Friday, June 11, 2010

Eco literacy abysmally low

Eco literacy abysmally low

Only 3.5% of city population is aware of the degradation of environment

Comprehensive conservation strategies are needed for sustainable management of our forests, lakes, rivers and grasslands at regional, national and global levels

Dr TV Ramachandra. Bangalore



A survey carried out recently in Bangalore on environmental awareness among residents brings out revealing facts. In the Garden City of India, only 3.5% of sampled population possesses environmental literacy. As pollution in the city increases day by day, it has become necessary for Bangaloreans to be environmentally literate.
To realise this vision, ecological and environmental education must become a fundamental part of the education system at all levels of education. Coupled with these, scientific and social-scientific expertise is to be augmented to develop and promote eco-friendly technologies in energy, water management, housing, and transportation. Currently, it is even more critical than ever before for the humankind as a whole to have a clear understanding of environmental concerns and to follow sustainable development practices.
The degradation of our environment is linked to unplanned urbanisation (632% increase during four decades in Bangalore), enhanced levels of pollution, lack of appropriate regulatory measures to mitigate pollution, loss of vegetation (78% during four decades), encroachment of lakes, disappearance of lakes (79% loss during four decades), removal of green cover, indiscriminate disposal of solid waste, and issues related to food as well as ecological security.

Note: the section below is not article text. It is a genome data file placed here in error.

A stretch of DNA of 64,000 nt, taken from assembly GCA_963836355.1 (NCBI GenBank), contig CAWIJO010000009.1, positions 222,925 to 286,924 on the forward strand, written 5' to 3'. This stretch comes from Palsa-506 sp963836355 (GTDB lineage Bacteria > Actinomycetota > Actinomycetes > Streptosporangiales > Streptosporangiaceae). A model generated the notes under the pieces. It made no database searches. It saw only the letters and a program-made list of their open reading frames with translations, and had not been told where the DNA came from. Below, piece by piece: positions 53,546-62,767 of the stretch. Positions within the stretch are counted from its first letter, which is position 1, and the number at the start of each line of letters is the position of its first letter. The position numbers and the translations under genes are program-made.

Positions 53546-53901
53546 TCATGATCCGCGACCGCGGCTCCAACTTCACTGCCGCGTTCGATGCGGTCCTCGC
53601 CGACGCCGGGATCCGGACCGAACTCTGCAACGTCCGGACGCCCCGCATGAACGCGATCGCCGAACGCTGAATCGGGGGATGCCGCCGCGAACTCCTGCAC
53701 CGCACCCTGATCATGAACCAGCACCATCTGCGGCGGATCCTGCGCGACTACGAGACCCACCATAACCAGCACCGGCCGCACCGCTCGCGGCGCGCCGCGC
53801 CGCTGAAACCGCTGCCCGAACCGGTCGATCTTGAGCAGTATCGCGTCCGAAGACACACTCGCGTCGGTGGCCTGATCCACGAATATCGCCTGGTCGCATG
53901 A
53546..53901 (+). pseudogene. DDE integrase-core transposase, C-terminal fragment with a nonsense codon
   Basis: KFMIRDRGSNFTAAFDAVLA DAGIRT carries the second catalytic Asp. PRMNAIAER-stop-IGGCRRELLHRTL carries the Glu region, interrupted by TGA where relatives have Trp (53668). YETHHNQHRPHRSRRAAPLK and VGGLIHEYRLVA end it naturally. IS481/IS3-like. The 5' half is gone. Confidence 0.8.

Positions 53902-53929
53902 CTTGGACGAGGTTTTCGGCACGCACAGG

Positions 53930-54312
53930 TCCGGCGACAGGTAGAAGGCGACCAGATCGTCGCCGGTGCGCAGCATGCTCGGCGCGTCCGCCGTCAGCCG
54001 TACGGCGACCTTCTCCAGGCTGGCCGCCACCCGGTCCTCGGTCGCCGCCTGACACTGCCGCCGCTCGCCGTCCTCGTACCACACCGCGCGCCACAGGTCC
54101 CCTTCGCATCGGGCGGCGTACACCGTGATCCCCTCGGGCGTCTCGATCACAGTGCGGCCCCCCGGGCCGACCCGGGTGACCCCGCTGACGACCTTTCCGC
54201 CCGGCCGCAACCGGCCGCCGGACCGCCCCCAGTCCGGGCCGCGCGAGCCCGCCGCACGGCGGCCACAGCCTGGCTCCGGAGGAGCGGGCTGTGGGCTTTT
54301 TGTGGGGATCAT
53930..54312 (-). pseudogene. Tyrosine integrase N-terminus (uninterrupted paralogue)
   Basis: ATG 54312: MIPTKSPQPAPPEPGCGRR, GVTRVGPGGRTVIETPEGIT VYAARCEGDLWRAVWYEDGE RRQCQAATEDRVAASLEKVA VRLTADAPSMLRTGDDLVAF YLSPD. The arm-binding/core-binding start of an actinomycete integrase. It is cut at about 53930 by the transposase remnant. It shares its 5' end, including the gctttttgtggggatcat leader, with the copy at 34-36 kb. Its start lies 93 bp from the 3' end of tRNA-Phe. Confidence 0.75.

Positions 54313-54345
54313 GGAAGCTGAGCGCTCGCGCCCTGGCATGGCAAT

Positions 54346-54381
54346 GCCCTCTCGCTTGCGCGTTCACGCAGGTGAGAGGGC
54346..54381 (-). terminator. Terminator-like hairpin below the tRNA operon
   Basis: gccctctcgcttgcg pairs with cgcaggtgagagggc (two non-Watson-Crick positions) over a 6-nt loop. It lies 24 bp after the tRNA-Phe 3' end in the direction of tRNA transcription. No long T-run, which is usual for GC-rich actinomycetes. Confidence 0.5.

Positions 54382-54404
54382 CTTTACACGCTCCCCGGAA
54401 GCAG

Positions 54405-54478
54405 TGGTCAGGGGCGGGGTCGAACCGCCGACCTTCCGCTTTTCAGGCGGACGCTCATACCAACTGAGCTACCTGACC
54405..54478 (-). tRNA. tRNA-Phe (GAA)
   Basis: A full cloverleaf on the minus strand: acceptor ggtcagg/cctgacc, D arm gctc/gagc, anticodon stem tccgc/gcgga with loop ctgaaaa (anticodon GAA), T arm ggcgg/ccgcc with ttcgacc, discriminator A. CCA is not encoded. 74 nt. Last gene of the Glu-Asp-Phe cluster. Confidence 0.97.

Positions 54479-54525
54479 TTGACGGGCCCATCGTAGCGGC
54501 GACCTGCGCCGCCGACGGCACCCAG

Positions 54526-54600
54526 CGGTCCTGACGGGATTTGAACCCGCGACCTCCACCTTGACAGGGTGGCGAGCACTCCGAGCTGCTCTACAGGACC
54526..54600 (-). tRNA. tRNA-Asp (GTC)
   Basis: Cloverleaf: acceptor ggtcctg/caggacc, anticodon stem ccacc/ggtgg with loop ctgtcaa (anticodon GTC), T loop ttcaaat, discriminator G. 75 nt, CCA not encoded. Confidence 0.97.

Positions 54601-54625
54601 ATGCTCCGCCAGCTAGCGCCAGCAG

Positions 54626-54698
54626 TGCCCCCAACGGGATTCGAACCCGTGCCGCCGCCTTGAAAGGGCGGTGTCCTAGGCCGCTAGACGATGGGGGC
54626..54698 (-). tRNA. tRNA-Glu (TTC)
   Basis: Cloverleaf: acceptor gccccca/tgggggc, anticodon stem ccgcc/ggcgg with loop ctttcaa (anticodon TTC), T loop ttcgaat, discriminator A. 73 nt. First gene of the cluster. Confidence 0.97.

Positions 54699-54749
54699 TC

Consequences of unplanned urbanisation is evident from lack of basic infrastructure, higher levels of pollution, changes in local climate (temperature in the city has increased by 6ºC to 7ºC during the last decade), flooding even during normal rainfall, changes in social behaviour, etc.
The main objective of governments should be to stimulate worldwide awareness of environment and enhance political attention and action. The theme of this year's Environment Day is 'Biodiversity — ecosystems management and the green economy'. The year has been declared as the International Year of Biodiversity to celebrate life on earth and to understand the value of biodiversity in our lives.
Biodiversity refers to the range of variations among a set of entities and is commonly used to describe variety and variability of living organisms in terms of genetic diversity (heritable variations within populations), species diversity (species richness in a habitat) and ecological diversity (biophysical diversity).
Conservation of biodiversity is important to mankind for various reasons. It facilitates ecosystem functions (carbon exchange, watershed flows, soil fertility, climate, etc.), offers aesthetic, scientific, cultural and other values and forms the basis for foodstuff, fibres, pharmaceuticals, chemicals, etc.
The accelerated rate of extinction of species has prompted a need for comprehensive conservation strategies for sustainable management of ecosystems – forests, lakes, rivers and grassland at regional, national and global levels.
— The author is faculty at Energy and Research Group Centre for Ecological Sciences, IISc

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